Summer is the season for fun, but just as you keep your family safe in the heat, it’s important to keep your pets safe too. Here are some tips to keep your pet healthy this summer, with some help from Dr. Lynn Buzhardt, DVM, of the Animal Center in Zachary.
Watch for heatstroke
Dogs can develop heatstroke fairly quickly. “Older dogs and brachycephalic breeds (those with short noses like Boxers, Pekingese, etc.) are particularly susceptible to overheating,” says Dr. Buzhardt. Signs of heatstroke include excessive panting, disorientation, warm skin, vomiting, collapsing and rapid heartbeat. If you suspect that your pet is suffering from this, lower the animal’s body temperature by applying towels soaked in cool water to the hairless areas of the body. According to Dr. Buzhardt, “Dogs don’t perspire like people do, they dissipate heat through their respiratory passages and foot pads, so make sure you wet his foot pads when cooling him down.” Dr. Buzhardt says that heat stroke victims usually need emergency medical care and body temperatures over 106 degrees can result in irreversible organ damage or death. Call your veterinarian right away for further advice.
Never leave your pet in the car.It may seem like a car trip will cool off your pet, but it will probably do more harm than good if you leave them in the car, even for a few minutes. Dr. Buzhardt says, “We can’t over emphasize the danger of leaving pets in cars. If the air conditioner is off, temperatures soar to critical levels within minutes.” So if your pet is coming along for the ride, make sure you can take him with you any time you turn off the car.
Pets need extra hydration, but watch what they drink
Just like humans, pets need a lot of water, especially during the spring and summer. Dr. Buzhardt says to “provide your pet with a ready supply of clean, cool water. Drop a few ice cubes in the water bowl so your dog has a refreshing drink.” But don’t leave water out for too long in the heat. “Harmful bacteria and mold accumulate on outdoor water bowls, so frequent re-fills and washing are necessary to prevent gastro-intestinal problems,” she adds.
When pets are extra thirsty, they are bound to drink something they shouldn’t. Puddles on the ground may look like water, but they could contain dangerous chemicals like antifreeze, so keep an eye out when they are panting and looking for something to sip on.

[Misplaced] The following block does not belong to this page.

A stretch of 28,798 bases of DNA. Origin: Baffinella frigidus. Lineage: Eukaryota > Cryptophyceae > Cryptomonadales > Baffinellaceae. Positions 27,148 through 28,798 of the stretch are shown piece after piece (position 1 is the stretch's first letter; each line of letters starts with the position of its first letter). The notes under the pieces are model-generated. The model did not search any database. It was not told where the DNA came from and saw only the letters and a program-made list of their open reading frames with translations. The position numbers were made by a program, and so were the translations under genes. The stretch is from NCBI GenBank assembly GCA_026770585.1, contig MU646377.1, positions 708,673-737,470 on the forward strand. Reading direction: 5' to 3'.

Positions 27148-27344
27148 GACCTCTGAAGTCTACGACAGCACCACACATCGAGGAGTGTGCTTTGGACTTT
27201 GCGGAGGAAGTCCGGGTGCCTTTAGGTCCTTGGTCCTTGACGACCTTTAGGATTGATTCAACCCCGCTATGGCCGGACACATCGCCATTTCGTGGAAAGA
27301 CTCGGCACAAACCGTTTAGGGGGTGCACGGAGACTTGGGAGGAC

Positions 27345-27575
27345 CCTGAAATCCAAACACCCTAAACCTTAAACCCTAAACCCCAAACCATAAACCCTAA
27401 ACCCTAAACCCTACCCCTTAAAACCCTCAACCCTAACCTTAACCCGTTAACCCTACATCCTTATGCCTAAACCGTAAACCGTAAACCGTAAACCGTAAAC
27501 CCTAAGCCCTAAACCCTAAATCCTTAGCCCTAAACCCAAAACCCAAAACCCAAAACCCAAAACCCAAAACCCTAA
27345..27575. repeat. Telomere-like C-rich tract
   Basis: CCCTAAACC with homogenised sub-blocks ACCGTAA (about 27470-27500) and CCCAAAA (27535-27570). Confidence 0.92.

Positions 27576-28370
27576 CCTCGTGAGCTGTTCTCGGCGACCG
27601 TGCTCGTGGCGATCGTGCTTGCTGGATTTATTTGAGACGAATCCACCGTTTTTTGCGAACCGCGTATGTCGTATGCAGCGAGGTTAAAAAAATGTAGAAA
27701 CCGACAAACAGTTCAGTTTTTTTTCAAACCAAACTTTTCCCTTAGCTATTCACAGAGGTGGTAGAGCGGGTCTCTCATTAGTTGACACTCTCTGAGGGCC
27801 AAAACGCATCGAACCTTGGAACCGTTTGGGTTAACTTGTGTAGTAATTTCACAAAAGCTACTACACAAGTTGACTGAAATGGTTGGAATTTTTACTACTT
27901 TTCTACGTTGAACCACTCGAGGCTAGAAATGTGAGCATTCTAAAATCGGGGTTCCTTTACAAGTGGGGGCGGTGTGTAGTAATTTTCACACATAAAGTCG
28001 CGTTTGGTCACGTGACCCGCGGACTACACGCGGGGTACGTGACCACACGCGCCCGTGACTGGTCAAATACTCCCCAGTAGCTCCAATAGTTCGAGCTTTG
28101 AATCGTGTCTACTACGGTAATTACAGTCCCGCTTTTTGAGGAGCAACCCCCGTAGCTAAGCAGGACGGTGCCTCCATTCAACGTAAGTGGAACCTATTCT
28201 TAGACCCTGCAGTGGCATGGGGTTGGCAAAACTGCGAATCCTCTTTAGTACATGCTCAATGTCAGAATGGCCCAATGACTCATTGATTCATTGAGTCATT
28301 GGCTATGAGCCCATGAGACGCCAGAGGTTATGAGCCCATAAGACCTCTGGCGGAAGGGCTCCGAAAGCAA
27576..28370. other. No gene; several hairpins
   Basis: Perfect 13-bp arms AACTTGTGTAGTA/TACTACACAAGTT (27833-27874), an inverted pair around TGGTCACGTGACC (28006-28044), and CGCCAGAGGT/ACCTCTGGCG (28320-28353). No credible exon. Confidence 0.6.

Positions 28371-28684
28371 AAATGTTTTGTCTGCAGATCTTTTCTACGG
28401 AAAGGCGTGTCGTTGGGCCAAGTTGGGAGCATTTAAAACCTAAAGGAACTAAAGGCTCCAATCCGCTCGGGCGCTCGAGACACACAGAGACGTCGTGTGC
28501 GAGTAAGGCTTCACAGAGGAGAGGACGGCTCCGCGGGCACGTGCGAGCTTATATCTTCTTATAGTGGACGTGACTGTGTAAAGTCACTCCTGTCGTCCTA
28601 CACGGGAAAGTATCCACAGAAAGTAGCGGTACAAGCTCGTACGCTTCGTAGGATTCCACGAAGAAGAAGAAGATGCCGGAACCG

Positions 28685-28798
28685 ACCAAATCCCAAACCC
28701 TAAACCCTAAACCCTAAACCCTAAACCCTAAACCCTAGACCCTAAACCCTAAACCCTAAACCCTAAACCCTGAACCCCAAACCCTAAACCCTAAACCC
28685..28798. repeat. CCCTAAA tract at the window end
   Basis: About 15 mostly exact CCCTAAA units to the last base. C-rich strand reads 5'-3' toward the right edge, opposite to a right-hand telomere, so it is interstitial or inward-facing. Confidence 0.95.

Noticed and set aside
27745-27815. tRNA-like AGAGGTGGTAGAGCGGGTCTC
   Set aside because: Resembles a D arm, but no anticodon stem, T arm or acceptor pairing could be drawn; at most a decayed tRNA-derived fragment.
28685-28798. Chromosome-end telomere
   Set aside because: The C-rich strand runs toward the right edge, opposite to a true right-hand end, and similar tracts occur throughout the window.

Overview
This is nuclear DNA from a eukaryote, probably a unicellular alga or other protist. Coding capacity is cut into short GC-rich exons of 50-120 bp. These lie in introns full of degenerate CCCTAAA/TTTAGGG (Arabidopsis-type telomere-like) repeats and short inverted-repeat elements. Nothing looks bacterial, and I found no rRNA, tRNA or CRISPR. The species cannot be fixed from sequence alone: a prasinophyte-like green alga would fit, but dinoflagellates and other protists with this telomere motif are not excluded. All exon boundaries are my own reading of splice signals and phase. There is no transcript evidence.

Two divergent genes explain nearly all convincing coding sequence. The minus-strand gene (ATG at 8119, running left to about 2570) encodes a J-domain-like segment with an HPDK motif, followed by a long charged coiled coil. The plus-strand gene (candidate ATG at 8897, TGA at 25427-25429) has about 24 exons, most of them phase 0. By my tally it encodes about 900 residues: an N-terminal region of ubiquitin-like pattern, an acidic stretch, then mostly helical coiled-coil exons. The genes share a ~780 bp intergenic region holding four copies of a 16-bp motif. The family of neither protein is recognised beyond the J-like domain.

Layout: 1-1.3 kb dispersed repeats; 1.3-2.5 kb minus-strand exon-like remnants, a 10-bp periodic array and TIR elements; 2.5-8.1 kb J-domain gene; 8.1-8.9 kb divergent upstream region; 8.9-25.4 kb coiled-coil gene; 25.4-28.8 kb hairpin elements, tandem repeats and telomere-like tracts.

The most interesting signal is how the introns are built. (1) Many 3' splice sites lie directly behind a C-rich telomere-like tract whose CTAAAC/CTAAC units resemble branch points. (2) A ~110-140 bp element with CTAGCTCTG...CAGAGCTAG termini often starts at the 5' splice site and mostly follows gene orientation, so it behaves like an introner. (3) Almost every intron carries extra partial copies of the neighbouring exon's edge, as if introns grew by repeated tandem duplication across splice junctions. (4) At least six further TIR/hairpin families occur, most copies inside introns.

Pets need sunscreen
Just like humans, your cat or dog can get extremely sunburned, especially if he has light colored hair. Animal sunburns can cause the same problems as that of humans: peeling, redness and even skin cancer. Skin cancer in pets is much more prevalent than one would assume, so purchasing pet-friendly sunscreen can go a long way in protecting the health of your pet when the heat kicks in. Apply sunscreen liberally to sensitive areas like inside the nostrils, tip of nose, around the lips and the inside of ears for pets with stand-up ears, but Dr. Buzhardt says avoid getting it in the eyes. Also avoid sunscreen that contains zinc, which can make a pet sick if ingested. You can find pet sunscreen online and in some pet stores. Dr. Buzhardt says that baby sunscreen will also work for pets. You should consult your vet for recommendations on the best sunscreen option for your pet.
Too much exercise can be harmful
There are quick and easy ways for you and your pet to get in shape together this summer, but don’t overdo it in the heat. Keep walks to a gentle pace. If your pet is panting a lot or seems exhausted, it’s time to stop. Try changing up the routine and jogging in intervals, or walking up and down hills. Dr. Buzhardt says that short, brisk walks may be better than marathon runs. “Bring water along in a dog drinking bottle. These ingenious bottles work like hamster watering bottles and dogs learn to sip from them quite readily. Or you can carry a collapsible bowl that holds water well and folds up nicely to fit in your back pack.”
Inside is better than outside
Even if your pet is in the shade, overexposure to the heat can make him sick very quickly. As much as Fido wants to go outside, it is usually smarter to keep him inside as much as possible. Never leave him outside for long periods of time on a hot day. If you have to leave your pet outside, make sure to check on him regularly. Dr. Buzhardt says that if your dog is left outside, you can add an electrolyte supplement to his water, which acts like an energy drink for dogs. “You can purchase Electramine, a powdered water additive, from your veterinarian.” Also, “plastic wading pools are a fun source of activity and a nice place to cool off.”
Discard uneaten food
Although you may leave wet pet food out during the day in cooler temperatures, summer months and warm weather lead to increased bacteria growth. “Even dry pet food spoils quickly during summer months, so don’t leave uneaten food in the bowl. Also, inspect food in automatic feeders frequently to ensure freshness,” says Dr. Buzhardt. If your pet doesn’t eat it immediately, bring the food inside to the cool house, where it can be kept fresh longer, or toss it.